Significant infrastructure investment started on this programme many years ago. Today, the Airbus Wing Integration Centre at Filton is operational and it’s where the wing will be tested. The company will also take space at the AMRI Welsh Government-funded facility, managed by the AMRC and located near Broughton on Airbus land. This is where Airbus will build the demonstrators with the intention of moving into the building in Q3 this year to install its assembly infrastructure.
“This programme is all about Airbus getting ready to ‘design for industrialisation’ by designing industrial systems in parallel with designing the wing, rather than designing the wing and then trying to work out how to make it afterwards. We’re not designing for weight – we’re designing for assembly
“We are going to use what we’ve learnt on the Wing of Tomorrow to understand the trade from the demonstrator baseline to different potential product configurations. By capturing the knowledge, we’ll understand the real benefits and how to use various technologies. We’ll understand risk, explore mitigations to those risks and embed that knowledge into the concept design phase of our next product.”
Partridge added that the Wing of Tomorrow is a vehicle to develop Airbus’ digitalisation capabilities and build the ‘digital thread’ throughout the process, so that one set of data can seamlessly be used throughout the whole process.
“We have a number of use cases established to really understand how the ‘digital thread’ can work and how we can leverage these digital capabilities and make them ready for the next product. Another key output of our programme – as well as the knowledge and mature technologies is the digital twin’ model.”
The Wing of Tomorrow programme is supported by a whole ecosystem not just around the UK and in the South West, but also in countries including France, Spain and Germany. Airbus has what it terms its ‘plateau’ for the co-located multi-functional team that is driving the programme forward in Filton working closely with fuel and landing gear colleagues.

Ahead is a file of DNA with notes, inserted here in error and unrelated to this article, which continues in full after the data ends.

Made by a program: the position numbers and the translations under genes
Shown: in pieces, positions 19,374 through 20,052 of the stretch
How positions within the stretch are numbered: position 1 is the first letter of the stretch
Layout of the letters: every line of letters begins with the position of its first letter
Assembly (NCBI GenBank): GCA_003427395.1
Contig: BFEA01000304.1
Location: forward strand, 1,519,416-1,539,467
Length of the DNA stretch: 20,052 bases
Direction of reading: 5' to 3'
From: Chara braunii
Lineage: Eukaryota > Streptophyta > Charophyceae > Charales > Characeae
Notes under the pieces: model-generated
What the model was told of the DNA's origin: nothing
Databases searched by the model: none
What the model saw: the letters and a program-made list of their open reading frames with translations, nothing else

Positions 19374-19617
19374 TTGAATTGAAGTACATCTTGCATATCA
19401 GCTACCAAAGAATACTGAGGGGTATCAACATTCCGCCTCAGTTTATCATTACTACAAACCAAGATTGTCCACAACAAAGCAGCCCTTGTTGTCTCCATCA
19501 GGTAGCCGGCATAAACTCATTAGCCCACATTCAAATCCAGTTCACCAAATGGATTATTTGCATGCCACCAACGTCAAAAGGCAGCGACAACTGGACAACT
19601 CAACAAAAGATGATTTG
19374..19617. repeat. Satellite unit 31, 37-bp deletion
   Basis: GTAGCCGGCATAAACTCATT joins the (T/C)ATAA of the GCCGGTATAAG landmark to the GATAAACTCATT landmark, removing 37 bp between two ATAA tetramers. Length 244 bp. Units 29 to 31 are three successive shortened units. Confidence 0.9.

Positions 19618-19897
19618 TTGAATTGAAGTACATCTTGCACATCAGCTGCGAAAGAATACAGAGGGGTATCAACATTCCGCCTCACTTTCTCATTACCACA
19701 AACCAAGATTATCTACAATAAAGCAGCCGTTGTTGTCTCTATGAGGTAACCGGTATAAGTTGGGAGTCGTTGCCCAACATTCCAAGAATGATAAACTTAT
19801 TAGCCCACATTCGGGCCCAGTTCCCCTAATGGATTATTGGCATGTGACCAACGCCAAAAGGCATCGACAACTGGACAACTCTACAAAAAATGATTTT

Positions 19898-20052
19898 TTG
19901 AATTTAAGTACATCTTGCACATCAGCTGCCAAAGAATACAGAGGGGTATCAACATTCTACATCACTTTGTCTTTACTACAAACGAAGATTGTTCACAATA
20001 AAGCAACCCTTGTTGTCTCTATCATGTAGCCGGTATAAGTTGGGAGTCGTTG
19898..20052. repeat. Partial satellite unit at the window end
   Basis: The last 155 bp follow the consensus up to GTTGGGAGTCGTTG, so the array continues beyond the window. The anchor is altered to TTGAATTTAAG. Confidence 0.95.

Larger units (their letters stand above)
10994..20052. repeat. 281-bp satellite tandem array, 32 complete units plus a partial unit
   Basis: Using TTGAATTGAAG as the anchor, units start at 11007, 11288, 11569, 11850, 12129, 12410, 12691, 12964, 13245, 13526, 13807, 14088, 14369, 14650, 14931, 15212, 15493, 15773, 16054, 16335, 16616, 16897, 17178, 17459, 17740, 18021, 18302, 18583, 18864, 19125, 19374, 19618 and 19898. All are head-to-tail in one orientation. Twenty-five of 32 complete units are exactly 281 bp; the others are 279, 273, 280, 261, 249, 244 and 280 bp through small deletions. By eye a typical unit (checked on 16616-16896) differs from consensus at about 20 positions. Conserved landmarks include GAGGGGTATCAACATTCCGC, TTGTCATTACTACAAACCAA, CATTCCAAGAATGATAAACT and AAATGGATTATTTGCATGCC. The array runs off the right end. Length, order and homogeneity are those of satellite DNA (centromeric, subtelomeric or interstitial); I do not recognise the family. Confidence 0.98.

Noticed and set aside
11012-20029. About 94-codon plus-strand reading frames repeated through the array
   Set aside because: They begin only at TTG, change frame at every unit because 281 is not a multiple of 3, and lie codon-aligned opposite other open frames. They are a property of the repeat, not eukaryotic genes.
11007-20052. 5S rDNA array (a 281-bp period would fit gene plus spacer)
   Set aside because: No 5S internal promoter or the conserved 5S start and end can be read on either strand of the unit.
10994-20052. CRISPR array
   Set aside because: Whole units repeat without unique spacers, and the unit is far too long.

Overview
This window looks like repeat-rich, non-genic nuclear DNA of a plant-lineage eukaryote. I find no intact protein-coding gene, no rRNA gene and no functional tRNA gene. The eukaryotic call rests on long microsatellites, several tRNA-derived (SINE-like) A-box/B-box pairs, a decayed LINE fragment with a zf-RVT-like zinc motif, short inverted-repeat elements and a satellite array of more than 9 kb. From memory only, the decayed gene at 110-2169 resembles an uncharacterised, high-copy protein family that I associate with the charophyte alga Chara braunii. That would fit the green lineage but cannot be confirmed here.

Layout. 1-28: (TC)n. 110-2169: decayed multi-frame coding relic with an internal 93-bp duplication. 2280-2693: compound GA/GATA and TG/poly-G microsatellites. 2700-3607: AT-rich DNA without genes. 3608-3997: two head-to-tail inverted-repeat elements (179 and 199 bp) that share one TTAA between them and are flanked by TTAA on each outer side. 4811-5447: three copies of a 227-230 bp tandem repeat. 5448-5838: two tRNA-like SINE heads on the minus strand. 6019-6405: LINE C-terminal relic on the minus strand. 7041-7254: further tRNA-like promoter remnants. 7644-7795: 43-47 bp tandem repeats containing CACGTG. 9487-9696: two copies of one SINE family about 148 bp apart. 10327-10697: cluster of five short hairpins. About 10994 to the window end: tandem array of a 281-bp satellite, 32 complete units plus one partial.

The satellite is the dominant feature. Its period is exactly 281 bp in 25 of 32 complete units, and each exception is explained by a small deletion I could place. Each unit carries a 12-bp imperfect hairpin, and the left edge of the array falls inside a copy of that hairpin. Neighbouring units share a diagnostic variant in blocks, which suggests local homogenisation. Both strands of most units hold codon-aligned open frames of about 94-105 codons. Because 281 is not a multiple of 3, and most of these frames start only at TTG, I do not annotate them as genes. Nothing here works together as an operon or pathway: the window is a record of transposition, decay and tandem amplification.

“Whilst there is a huge amount of work going on with the NCC, we’re also working with all the other Catapult sites around the UK. We also have 30 companies engaged as partners on the Wing of Tomorrow programme. There are many existing suppliers and also some new suppliers to Airbus and wing manufacturing in general, so it’s really refreshing. It’s a real partnership that is about working together, because our partners are developing the technology and developing their own capabilities through being involved in the programme as well.
“In terms of the technologies we’re developing with these partners, we need to use this programme to drive the maturity, so we understand there is some kind of track record for this technology that enables us to select it for the next programme. We need to understand rate capability because it’s such a key driver and we also need the right contractual framework around this, so that as we develop IP and technology together with our partners, we can have access to that.”
With such a range of factors to consider, creating the wing of tomorrow will be no easy task, but this is the challenge facing Airbus’ Wing of Tomorrow programme. There’s no winging it here – Airbus’ wings will be built more efficiently, at a lower cost and significantly faster than ever before. These are the kinds of goals any aerospace manufacturer would be proud to achieve.